3 Night Bahamas Cruise onboard Carnival’s
Seminar to discuss Lumbar Spinal Stenosis
THE SENSATION Feb. 17-21, 2009 Trip Includes: Transportation * Hotel Enroute * Three Night Bahama Cruise * Port Charges & Taxes * All Onboard Food & Entertainment. Inside Cabin: $380 pp dbl; 3rd & 4th person rates available Outside Cabin: Outside Cabin $410 pp dbl; 3rd & 4th person rates available Cancellation insurance is not included but suggested 1st deposit $200 pp due by Oct. 20, 2009 Final payment due by Dec. 18, 2009
Call Today For Information & Reservations
Regional Physicians Neurosurgery is hosting a free seminar that will discuss Lumbar Spinal Stenosis (LSS). on Oct. 21 at 6 p.m. The event will be held at High Point Regional Health System, Millis Regional Health Education Center, 600 N. Elm St., High Point. Dr. Victor Freund, neurosurgeon, will lead a highly informational discussion in which participants will learn about innovative treatment options and meet others with this painful and debilitation condition. To register for this free program, please call The Contact Center at (336) 878-6888. Seating is limited.
Your Town. Your Times.
P & B Travels, Inc.
1501 E. Center St. / Lexington, NC 27292 / 336-249-0638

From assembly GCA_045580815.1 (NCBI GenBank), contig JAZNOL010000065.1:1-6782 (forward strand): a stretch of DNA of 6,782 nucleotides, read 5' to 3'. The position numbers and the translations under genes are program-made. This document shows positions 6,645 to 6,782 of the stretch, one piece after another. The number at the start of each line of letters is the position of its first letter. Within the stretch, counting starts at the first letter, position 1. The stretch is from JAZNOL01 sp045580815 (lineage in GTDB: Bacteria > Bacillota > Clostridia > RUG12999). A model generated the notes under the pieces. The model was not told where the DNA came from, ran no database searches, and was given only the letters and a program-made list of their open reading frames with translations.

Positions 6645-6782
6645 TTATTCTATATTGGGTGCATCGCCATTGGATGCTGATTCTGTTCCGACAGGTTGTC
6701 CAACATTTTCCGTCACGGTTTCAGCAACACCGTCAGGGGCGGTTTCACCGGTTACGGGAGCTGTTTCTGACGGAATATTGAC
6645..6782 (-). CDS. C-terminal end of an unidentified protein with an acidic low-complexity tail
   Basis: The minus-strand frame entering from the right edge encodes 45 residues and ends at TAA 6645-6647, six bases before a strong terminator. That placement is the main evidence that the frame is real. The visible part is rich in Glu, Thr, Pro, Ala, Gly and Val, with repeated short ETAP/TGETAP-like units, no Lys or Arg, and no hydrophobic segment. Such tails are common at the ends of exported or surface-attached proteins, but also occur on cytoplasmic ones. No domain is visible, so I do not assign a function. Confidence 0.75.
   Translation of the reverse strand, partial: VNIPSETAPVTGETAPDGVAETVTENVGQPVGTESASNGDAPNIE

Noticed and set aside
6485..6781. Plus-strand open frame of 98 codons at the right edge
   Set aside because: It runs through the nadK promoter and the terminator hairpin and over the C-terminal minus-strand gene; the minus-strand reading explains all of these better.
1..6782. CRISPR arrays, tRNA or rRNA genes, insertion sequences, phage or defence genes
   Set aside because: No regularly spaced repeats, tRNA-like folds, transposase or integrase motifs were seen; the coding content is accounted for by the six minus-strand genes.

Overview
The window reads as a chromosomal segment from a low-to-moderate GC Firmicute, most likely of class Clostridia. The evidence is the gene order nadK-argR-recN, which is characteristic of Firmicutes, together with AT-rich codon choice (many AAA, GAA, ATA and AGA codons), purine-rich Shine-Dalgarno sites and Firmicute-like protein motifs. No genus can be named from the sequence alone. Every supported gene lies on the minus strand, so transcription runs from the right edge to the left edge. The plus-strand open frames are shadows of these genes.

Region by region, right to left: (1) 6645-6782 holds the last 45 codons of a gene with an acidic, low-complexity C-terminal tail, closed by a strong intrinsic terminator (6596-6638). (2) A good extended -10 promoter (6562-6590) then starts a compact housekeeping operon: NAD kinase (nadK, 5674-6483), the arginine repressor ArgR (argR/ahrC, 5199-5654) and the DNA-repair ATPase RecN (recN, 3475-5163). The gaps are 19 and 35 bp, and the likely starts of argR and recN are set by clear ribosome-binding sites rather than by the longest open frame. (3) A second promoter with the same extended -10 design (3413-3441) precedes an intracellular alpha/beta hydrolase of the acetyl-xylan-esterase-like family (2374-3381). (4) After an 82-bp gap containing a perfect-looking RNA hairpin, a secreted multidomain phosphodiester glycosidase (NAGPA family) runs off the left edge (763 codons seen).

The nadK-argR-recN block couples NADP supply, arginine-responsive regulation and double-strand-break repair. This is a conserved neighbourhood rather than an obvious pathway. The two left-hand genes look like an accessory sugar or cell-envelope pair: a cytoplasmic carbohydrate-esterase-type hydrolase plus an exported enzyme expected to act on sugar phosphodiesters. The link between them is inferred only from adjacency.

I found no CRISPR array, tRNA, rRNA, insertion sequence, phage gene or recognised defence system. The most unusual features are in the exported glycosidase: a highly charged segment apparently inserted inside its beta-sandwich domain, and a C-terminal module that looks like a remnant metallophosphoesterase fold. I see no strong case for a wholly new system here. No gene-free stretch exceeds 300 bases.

TIMES PHOTO/ELIOT DUKE
CHECK ON HEALTH
From left, Thomasville Police officer Tony Burgess has a health screening performed by Thomasville Medical Center Lab Technician Herbert Mitchell Saturday during the Tom A. Finch YMCA’s Keeping Thomasville Strong event.
Medical illness increases risk of depression TIMES STAFF REPORT Those with medical illnesses face higher risks for depression than other individuals according to Thomasville Medical Center. The losses, stress, and uncertainty associated with medical illness may make people more vulnerable to depression. Depending on the illness, the risk for depression may be twice that of the general population. Depression affects • About 25 percent of people with cancer • Up to 27 percent of people who have had a stroke • About 33 percent of those with HIV • Up to 65 percent of those who have had heart attacks When a person with cancer, diabetes, or heart disease develops depression it can be harder to recognize. “Depression is often overlooked when